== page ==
Our country is currently embroiled in a sort of willful insanity regarding various statistical misunderstandings, deliberate obfuscations, and outright lies — but once we get done tearing ourselves into pieces over these idiocies we will need to seriously consider the virtues of returning a majority of production to our own shores. This is as true for pharmaceuticals as it is for circuit boards. It took thirty-five years to get here; we probably don’t have thirty-five years to undo the damage. Ironically, much of the perceived need for “social justice” in The Current Year is a direct result of President Clinton’s 1994 decision. It was the decline of manufacturing that hollowed-out economic prospects from Detroit to West Virginia. It was the ruthless outsourcing-at-any-cost that gutted what was supposed to be a durable tech-based middle class in this country. The people rioting in our streets right now are from those two groups more often than they are not. It’s much easier to join Antifa when you aren’t leaving a $150,000 engineering or tech job to do so, and it’s much easier to indulge in looting when you have no factory job or single-family home to lose in the process. Our economic choices have created an army of restless young people without any expectation of career or personal success. Every time that has happened in history, you have problems. What separates the America of 2020 from the Weimar Republic? Nothing but a certain level of faith in our money printers.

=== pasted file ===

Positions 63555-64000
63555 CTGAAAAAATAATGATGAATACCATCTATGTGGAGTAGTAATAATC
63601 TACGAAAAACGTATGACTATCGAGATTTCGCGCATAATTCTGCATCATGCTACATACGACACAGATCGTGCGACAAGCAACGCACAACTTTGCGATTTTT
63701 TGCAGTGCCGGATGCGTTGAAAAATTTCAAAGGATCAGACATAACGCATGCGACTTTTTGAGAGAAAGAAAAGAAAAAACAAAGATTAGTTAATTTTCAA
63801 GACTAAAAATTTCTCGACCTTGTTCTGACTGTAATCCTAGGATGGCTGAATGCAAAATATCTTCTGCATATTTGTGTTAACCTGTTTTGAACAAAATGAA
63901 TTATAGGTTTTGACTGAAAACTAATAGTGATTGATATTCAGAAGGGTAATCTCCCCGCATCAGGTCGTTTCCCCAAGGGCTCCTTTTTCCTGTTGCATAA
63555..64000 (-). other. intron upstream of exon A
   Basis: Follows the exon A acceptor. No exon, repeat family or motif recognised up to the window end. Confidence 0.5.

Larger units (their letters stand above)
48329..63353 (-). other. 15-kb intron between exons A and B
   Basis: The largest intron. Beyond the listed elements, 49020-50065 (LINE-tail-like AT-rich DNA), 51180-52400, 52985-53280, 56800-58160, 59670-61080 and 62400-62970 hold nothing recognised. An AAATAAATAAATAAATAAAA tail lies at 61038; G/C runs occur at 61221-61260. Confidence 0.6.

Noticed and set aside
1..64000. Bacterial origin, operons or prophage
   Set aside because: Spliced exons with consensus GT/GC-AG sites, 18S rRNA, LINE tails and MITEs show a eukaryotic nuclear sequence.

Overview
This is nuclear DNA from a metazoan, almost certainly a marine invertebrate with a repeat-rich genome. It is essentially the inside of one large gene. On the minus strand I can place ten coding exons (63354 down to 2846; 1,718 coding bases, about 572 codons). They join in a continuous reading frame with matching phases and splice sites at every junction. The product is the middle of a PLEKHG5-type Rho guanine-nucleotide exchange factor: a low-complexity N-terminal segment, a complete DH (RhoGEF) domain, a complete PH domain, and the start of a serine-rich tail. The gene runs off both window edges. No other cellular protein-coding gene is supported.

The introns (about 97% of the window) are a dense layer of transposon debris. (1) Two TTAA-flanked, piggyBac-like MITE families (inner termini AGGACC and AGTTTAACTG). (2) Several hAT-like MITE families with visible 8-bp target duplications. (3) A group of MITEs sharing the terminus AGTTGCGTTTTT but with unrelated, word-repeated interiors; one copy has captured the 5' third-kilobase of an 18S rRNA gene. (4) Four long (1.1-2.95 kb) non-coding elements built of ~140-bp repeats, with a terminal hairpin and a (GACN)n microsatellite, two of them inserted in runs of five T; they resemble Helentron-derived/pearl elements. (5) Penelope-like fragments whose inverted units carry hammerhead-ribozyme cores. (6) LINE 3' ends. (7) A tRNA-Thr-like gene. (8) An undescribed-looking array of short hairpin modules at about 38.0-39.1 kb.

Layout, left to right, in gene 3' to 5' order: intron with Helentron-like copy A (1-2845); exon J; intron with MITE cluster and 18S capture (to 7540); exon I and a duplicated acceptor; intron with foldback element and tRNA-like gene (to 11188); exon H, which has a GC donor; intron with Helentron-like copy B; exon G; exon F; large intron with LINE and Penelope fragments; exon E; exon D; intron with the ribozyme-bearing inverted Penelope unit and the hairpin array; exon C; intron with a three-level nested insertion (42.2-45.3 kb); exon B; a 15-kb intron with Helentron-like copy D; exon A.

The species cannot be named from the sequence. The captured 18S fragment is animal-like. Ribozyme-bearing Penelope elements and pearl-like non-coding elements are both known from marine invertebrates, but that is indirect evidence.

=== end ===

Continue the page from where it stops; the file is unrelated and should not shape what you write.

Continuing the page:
Don’t make the mistake of thinking about this as a Democrat vs. Republican issue. Bill Clinton was a Democrat, yes — but his own party leadership begged him not to do what he did. Presidents Bush and Obama were essentially identical in their capital-friendly, manufacturing-hostile policies over the course of sixteen long and horrifying years. The worker’s-party aspect of America’s left wing was co-opted by the social-justice crowd a long time ago, leading to the bizarre modern spectacle of union members going door to door in support of the policies that will render them irrelevant. Meanwhile, Republicans have largely abandoned small businesses in favor of megacorporations. There’s no salvation over the hill from either party.
Therefore, I will continue to ask my readers to make every possible effort to source and purchase American-made goods and services. Even if they are more expensive, even if they are more hassle, and even if they just plain are not as good. There’s more at stake here than whether or not you overpay for a plastic hamper or set of dress shoes. If enough consumers demonstrate a conscious interest in buying American, eventually there will be a compelling case to return more manufacturing to the United States. At which point, we can party like it’s 1984. Thanks for reading.